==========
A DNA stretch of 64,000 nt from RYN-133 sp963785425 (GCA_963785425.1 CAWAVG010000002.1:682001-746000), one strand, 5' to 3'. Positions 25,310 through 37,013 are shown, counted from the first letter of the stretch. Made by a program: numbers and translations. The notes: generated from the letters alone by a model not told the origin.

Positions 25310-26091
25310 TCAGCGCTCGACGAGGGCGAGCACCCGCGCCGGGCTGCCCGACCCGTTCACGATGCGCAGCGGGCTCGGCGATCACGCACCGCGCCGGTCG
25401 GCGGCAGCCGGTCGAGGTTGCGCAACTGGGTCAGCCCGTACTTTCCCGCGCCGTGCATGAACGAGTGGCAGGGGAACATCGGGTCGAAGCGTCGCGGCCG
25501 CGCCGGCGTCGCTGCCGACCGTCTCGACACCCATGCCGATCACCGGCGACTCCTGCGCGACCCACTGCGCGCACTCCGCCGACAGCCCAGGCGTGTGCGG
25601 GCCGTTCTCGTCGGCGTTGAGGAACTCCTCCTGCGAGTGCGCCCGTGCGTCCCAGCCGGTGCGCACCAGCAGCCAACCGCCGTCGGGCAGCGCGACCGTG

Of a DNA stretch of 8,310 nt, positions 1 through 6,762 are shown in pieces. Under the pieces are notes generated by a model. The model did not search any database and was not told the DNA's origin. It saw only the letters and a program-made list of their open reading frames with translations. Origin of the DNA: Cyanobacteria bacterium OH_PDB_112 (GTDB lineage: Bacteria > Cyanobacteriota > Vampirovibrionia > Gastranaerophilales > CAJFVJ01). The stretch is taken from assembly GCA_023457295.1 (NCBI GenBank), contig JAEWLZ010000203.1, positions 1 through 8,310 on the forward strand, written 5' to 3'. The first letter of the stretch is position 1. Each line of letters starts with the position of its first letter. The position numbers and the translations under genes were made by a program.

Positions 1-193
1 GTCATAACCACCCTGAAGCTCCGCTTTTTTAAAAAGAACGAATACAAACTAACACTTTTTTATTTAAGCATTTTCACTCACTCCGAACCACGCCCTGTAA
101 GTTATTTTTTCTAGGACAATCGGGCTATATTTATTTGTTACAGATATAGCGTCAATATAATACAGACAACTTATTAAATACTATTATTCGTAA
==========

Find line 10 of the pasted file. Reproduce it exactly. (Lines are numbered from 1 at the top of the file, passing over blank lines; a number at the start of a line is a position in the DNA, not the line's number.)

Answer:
101 GTTATTTTTTCTAGGACAATCGGGCTATATTTATTTGTTACAGATATAGCGTCAATATAATACAGACAACTTATTAAATACTATTATTCGTAA